Traumatic brain injury has been called the signature injury of the Iraq War, in which increasingly powerful IEDs and rocket-­propelled grenades are the insurgents’ weapons of choice. Because they produce such powerful blasts, these weapons often cause brain injuries. Meanwhile, thanks to better body armor and rapid access to medical care, many soldiers whose injuries would have been fatal in previous wars are returning alive–but with head trauma. “With IEDs, the insurgents have by dumb luck developed a weapon system that targets our medical weakness: treating brain injury,” says Kevin “Kit” Parker, a U.S. Army Reserve captain and assistant professor of biomedical engineering at Harvard University who served in southern Afghanistan in 2002. Doctors do not yet fully understand brain injuries, particularly those caused by blasts, and no effective drug treatments exist. Early evidence suggests that explosions, which account for nearly 80 percent of the brain injuries identified at Walter Reed, cause unique and potentially long-lasting damage.

The extent and impact of the brain-injury epidemic are not yet clear, though the U.S. Congress appropriated $300 million last year for research into traumatic brain injury and post-­traumatic stress disorder. The U.S. Department of Defense reports that approximately 30 percent of those evacuated from the battlefield to ­Walter Reed Army Medical Center have traumatic brain injury (TBI). The problem is probably worse than that: the DOD figure does not include brain injuries in soldiers whose wounds were not severe enough to require evacuation or whose injuries were not identified until after they completed their tours. Post-deployment surveys suggest that 10 to 20 percent of all deployed troops have experienced concussions. At worst, thousands of service members could return home with long-lasting problems, ranging from debilitating cognitive deficits to severe headaches and depression to subtler personality changes and memory deficits.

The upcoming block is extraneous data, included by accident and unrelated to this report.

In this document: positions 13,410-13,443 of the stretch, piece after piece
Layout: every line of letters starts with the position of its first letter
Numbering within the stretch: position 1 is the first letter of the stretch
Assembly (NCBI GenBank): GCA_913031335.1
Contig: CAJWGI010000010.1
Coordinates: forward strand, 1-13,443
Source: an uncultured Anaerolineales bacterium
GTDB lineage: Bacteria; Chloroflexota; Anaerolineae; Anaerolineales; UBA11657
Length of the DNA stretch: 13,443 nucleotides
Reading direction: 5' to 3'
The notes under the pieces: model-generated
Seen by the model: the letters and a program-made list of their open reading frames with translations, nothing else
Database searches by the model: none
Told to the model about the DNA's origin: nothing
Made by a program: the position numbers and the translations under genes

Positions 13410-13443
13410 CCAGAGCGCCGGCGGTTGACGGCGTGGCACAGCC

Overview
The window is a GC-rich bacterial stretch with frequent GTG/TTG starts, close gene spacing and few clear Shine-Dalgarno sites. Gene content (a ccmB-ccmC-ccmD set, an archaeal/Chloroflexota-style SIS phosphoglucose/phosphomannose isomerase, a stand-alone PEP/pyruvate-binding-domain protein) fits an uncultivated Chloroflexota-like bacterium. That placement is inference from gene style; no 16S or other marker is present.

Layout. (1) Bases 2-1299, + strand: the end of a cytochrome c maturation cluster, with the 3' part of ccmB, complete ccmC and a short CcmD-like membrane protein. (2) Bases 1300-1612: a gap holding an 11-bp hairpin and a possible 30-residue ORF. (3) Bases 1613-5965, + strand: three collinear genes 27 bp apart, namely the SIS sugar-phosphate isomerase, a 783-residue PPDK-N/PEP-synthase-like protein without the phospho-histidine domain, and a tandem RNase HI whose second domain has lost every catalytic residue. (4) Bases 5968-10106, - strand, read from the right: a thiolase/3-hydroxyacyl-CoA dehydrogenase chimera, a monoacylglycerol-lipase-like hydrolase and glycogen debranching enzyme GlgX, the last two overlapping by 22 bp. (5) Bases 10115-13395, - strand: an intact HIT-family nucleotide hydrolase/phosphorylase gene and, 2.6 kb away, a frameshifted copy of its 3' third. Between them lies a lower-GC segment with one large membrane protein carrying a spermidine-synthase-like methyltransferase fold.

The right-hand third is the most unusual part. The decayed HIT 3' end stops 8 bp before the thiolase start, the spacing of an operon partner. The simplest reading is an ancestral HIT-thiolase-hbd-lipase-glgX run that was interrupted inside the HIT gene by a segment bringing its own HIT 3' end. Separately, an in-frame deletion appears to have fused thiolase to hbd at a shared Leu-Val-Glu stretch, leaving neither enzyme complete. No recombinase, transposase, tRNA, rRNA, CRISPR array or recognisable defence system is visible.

Military doctors are only beginning to get a grasp on the number of soldiers who have suffered mild traumatic brain injury, the medical term for a concussion. Mild injuries are by far the most common type of brain trauma, but they are more easily missed than moderate and severe injuries (they typically don’t show up on standard brain scans), and the lasting effects, especially of repeated concussions, are not yet clear. Surveys of troops to be redeployed in Iraq suggest that 20 to 40 percent still had symptoms of past concussions, including headaches, sleep problems, depression, and memory difficulties. “We don’t know what it means in terms of long-term functional ability,” says William Perry, past president of the National Academy of Neuropsychology.


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Credits: Christopher Churchill, Danfung Dennis/WPN, Defense and Veterans Brain Injury Center, David Deal

Tagged: Biomedicine, neuroscience, brain damage, TBI, concussion, IED, Iraq